The question “Can God save me?” has been asked by millions of people over the years. Not only can God save you, but only God can save you. To understand why the answer to “Can God save me?” is “yes!”, we have to understand why we need saving in the first place. When Adam disobeyed God in the Garden of Eden, his sin poisoned the rest of creation (Romans 5:12), and the sinful nature we inherited from Adam has separated us from God. Because of God’s great love for us, however, He had a plan (Genesis 3:15). He would come to earth as a human being in the person of Jesus Christ and willingly lay down His life for us, taking the punishment we deserved. When our Savior cried out from the cross, “It is finished” (John 19:30), our sin debt was forever paid in full. Jesus Christ saved us from certain death and a horrible, godless eternity.

In order for us to benefit from Christ’s atoning sacrifice, we must trust in Him and His sacrifice alone as the payment for sin (John 3:16; Acts 16:31). And God will cover us with the righteousness of Christ the moment we do this (Romans 3:22). But for this imputed righteousness, we would not never be able to enter the presence of our holy God (Hebrews 10:19–25).

Our salvation affects more than our eternal destiny, however; “being saved” also has an immediate impact. The good news is that Christ’s finished work on the cross saved us from eternal separation from God, and it also saved us from the power that sin currently has over us in this life. Once we accept Christ, His Spirit indwells us and we are no longer controlled by the sinful nature. This freedom makes it possible for us to say “no” to sin and overcome our enslavement to the sinful desires of the flesh. “You . . . are not in the realm of the flesh but are in the realm of the Spirit, if indeed the Spirit of God lives in you” (Romans 8:9).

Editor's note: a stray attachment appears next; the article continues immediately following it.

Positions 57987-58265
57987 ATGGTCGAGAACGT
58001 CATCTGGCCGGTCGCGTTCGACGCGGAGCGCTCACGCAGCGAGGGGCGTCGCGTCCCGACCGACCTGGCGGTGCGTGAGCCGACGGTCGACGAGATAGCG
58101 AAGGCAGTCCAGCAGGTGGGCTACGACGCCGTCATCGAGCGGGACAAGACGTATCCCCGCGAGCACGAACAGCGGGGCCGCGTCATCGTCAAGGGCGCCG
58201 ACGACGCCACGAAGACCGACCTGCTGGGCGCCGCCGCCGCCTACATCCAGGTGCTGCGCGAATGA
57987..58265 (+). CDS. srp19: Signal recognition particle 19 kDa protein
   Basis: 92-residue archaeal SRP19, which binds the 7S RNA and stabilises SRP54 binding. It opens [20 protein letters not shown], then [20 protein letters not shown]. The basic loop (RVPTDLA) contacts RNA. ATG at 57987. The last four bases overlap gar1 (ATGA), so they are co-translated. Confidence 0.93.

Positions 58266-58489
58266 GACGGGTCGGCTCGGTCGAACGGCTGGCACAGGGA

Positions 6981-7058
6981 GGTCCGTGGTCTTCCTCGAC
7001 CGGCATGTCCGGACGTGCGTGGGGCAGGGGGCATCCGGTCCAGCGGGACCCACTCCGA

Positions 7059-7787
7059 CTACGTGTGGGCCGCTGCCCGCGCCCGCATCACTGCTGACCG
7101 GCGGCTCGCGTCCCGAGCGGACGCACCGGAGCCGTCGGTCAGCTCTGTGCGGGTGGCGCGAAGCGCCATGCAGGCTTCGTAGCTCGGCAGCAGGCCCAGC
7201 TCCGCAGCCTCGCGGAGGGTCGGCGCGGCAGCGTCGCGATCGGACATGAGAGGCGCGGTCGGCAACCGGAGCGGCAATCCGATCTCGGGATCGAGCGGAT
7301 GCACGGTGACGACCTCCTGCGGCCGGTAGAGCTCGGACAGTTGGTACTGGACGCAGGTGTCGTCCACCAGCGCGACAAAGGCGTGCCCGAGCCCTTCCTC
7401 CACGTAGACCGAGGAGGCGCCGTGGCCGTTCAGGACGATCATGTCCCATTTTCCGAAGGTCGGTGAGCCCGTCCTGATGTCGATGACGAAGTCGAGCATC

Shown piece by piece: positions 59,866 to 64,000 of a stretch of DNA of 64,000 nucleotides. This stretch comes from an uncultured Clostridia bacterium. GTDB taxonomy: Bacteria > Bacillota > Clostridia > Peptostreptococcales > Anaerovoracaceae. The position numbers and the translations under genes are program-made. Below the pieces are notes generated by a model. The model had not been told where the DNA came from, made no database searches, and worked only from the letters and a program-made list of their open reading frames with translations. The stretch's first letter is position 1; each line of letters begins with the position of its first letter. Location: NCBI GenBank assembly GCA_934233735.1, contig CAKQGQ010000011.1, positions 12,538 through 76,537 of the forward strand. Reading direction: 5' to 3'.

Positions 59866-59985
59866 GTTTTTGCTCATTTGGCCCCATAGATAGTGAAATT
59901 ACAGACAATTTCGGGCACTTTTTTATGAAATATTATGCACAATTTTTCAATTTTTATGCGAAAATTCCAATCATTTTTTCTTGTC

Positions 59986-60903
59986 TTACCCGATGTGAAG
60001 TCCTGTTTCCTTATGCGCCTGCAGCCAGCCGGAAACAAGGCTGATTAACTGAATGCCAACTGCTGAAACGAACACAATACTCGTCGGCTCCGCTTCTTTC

It doesn’t matter who you are or what you’ve done. Jesus Christ came into this world to save sinners (1 Timothy 1:15), and we are all sinners (Romans 3:23). Not one of us is beyond the reach of God’s saving grace (Isaiah 59:1). The apostle Paul is a great example of God’s far-reaching grace. Paul spent the first part of his life hating, imprisoning, persecuting, and even killing Christians. Then, one encounter with Jesus Christ turned Paul into one of the greatest Christian missionaries who ever lived. If God can save Paul, the “chief of sinners” (1 Timothy 1:15), He can save anyone.

Mankind is the crown jewel of God’s creation, made in His image (Genesis 1:26). God wishes all of us to be saved (1 Timothy 2:4) and none of us to perish (2 Peter 3:9; Ezekiel 18:32). To those who believe in Jesus’ name, God gives the right to become children of God (John 1:12). What the Lord will do for His children is described in Psalm 91: “‘Because he loves me,’ says the LORD, ‘I will rescue him; I will protect him, for he acknowledges my name. He will call upon me, and I will answer him; I will be with him in trouble, I will deliver him and honor him’” (Psalm 91:14–16).

Who is the Good Shepard and what did they mean by it?

“I am the good shepherd” (John 10:11) is the fourth of seven “I am” declarations of Jesus recorded only in John’s Gospel. These “I am” proclamations point to His unique, divine identity and purpose. Immediately after declaring that He is “the door” in John 10:7, Jesus declares “I am the good shepherd.” He describes Himself as not only “the shepherd” but the “good shepherd.” What does this mean?